Take my wife and me for example. We want to adopt a child. I want to write books. Now, in this digital world, book writing is a little shaky and wonâ€™t provide income nor funding for our adoption unless I think creatively. So I started a blog to promote my stories and books so that when I do get published someday, I will already have an audience waiting for my bookâ€™s arrival. In the process I have the chance to share Christ through my blog! It just canâ€™t get any better than that. The blog is band new, and it could fail. But part of the Christian faith is taking risks. Youâ€™ll be faced with a lot of risks in your life, especially in the next few years. The question is, will you take them as long as your desire is to bring glory to God?
The Kershaws took risks by trying out for baseball, and traveling to Africa. The Bible is full of stories of people who took risks. We need these stories to help fuel our drive and give us courage. So check out Arise. Itâ€™s a great read for those of you coming out of high school or college, but not yet knowing what exactly to do with your lives. Itâ€™s also great for the dreamer and especially the pray-er. And for you baseball buffs, youâ€™ll certainly get a good look behind the scenes of the famed Dodger Stadium. Above all, it will challenge you to go out and make a difference in this world, even if you feel insignificant or unworthy. Remember, if you feel really small, then that means youâ€™ve got all sorts of room to grow!
This Guest Post was written by Andrew Toy – You can follow his blog here.Â
I had such an incredible time at SYMC connecting with so many youth workers passionate about sharing Christ with the next generation. Of the countless people I connected with in Louisville there was one that stood out. He was a young ministry volunteer who was really excited about exploring the idea of going into vocational ministry one day and he was lucky enough to be brought to SYMC by the Pastor of the youth ministry he volunteered in. He was full of energy and a sense of calling to minister to High Schoolers and his gifting was obvious. I loved hearing his heart for students .
His Pastor on the other hand was another story… I asked if he was enjoying the conference and the he began to share is displeasure with many aspects of the conference especially how tired he was of some of the people teaching at it. He seemed so jaded and bitter toward many of aspects of Youth Ministry and the conference he had spent a lot of money to attend.
I had to ask myself, how does someone get to this place? Could my love and sense of calling turn into bitter resentment, could my desire to learn from educated experts turn into resentment by not being asked be one of them? Or worse, would my hard heart and frustrations become engrained in my ministry colleagues, volunteers and students and potentially taint their ministry experience?
It’s a really scary thought, so it begs the question. Where is your heart at this week?
Can I ask that together we guard are hearts from being hardened towards one another, to value the input that each of us can bring to the table from the unique contexts each of us are called to. Â We need to encourage one another and affirm what we see God doing through one another but also to honor those that have given their lives to equipping us as youth leaders. To honor those leaders who care deeply to equip leaders, not to make much of themselves but to make much of the Christ.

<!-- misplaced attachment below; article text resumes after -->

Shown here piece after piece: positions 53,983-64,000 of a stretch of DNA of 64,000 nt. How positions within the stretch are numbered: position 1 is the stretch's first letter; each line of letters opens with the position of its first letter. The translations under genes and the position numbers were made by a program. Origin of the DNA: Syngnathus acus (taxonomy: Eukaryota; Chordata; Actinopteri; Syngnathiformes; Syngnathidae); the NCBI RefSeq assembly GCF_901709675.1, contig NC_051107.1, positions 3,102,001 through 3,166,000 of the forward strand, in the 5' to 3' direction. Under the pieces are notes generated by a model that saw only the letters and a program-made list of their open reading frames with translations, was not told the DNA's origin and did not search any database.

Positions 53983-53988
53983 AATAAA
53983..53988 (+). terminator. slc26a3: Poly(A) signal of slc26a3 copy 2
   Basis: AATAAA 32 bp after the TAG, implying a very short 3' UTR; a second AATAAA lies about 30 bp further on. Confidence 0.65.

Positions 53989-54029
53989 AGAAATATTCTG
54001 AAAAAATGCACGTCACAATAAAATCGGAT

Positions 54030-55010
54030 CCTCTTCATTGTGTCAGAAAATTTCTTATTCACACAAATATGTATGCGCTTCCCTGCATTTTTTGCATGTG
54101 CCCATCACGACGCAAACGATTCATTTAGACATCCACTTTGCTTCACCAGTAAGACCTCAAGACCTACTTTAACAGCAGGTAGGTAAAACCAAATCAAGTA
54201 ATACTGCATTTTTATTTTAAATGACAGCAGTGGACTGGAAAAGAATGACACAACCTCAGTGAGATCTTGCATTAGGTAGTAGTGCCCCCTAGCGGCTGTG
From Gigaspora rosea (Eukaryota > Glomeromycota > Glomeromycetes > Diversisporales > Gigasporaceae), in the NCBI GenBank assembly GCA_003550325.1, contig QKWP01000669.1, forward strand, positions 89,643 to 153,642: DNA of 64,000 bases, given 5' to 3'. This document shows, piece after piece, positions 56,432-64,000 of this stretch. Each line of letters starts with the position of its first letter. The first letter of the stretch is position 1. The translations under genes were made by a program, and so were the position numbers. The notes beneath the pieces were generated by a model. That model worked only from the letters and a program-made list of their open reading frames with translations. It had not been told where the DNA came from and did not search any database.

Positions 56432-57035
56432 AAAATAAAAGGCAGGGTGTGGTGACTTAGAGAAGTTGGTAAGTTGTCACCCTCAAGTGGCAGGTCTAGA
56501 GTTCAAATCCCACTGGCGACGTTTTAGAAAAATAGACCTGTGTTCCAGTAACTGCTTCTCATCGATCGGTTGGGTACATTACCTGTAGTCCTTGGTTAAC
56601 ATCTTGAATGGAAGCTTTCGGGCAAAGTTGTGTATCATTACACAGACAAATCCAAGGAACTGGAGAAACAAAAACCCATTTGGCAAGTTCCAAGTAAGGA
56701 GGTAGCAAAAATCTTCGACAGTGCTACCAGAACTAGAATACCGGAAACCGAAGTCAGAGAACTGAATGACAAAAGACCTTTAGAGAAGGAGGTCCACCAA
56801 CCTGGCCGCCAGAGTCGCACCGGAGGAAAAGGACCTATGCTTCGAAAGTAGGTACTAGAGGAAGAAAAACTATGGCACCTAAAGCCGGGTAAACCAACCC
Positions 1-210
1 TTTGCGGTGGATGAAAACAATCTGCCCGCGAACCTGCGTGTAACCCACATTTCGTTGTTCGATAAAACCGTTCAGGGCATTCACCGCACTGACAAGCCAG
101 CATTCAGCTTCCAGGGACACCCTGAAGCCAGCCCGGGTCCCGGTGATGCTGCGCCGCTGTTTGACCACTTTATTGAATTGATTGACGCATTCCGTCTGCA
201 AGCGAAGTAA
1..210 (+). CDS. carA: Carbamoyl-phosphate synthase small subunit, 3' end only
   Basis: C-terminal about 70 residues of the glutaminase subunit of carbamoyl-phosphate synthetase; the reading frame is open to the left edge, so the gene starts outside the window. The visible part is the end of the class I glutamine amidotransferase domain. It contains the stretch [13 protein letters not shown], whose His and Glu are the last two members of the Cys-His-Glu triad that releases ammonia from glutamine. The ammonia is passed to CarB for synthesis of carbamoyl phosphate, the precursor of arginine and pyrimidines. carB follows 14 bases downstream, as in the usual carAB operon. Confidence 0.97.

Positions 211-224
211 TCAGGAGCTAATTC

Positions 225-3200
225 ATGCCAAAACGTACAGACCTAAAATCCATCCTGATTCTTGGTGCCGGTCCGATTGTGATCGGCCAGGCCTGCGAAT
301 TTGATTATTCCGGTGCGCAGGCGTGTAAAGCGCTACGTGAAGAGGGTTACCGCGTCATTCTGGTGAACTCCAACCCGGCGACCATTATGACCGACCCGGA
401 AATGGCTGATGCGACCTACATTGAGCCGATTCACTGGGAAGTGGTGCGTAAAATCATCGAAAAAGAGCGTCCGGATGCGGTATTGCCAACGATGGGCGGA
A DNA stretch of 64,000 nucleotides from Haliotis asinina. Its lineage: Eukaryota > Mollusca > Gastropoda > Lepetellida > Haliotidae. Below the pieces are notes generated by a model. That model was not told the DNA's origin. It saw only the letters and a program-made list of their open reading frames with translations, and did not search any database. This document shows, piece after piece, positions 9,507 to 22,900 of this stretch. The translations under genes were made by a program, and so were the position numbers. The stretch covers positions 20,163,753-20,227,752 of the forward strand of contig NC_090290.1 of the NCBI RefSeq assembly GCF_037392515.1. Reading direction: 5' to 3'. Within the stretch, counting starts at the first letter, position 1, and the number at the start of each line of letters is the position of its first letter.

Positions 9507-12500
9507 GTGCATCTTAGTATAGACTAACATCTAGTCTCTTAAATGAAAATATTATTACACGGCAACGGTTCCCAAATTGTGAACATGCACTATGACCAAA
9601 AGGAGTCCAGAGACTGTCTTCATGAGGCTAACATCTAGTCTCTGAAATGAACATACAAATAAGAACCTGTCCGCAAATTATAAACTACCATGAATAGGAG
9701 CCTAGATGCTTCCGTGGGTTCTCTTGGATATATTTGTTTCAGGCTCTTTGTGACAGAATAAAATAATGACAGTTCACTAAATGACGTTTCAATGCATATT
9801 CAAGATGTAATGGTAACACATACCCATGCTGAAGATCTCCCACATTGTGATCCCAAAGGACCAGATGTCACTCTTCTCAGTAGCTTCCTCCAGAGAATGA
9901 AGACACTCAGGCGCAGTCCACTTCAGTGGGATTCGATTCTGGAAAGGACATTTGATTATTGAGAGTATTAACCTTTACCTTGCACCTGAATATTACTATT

Take time this week to encourage someone on your team, a few of your students, your pastor, your mentor or maybe someone who has no idea the impact they have had on your life or ministry. We are all working to build the same Kingdom.
I just finished reading “The Contemplative Pastor” by Eugene Peterson.
Whilst speaking about the nature of pastoral work, the author makes the significant point that a difference exists between a job, a profession and a craft.
What happens when we hold up these three terms against the backdrop of youth ministry?
There are parts of youth ministry which aren’t glamorous. Doing attendance spread sheets isn’t something highlighted on too many youth ministry recruitment posters, but it’s a part of the job.
But youth ministry is more than merely a job.
We all know, in ministry, you should be working with something bigger in mind. We want to reach teenagers for Christ. We want to see young people develop their God given talents and skills. We want to see the Kingdom grow.
In youth ministry we are driven by more than the desire for a wage at the end of the month. Just as a lawyer should be driven by the desire to see justice, or a teacher driven by the desire for others to learn, we are to be inspired by the Spirit of God and given the example of Jesus to follow. We are sent out with the words of the Great Commands and the Great Commission ringing in our ears.
But… Is youth ministry beyond a profession?
Is youth ministry a craft? I think so.
We work in the extraordinary mediums of young people and life change. We want to honour those who God has placed in our care. We want to allow God’s Spirit to transform the lives. Do you look at your ministry as a job, a profession, or a craft?
Graham Baldock is a Youth Pastor from Sydney, Australia and has a youth ministry blog worth checking out at grahambaldock.blogspot.com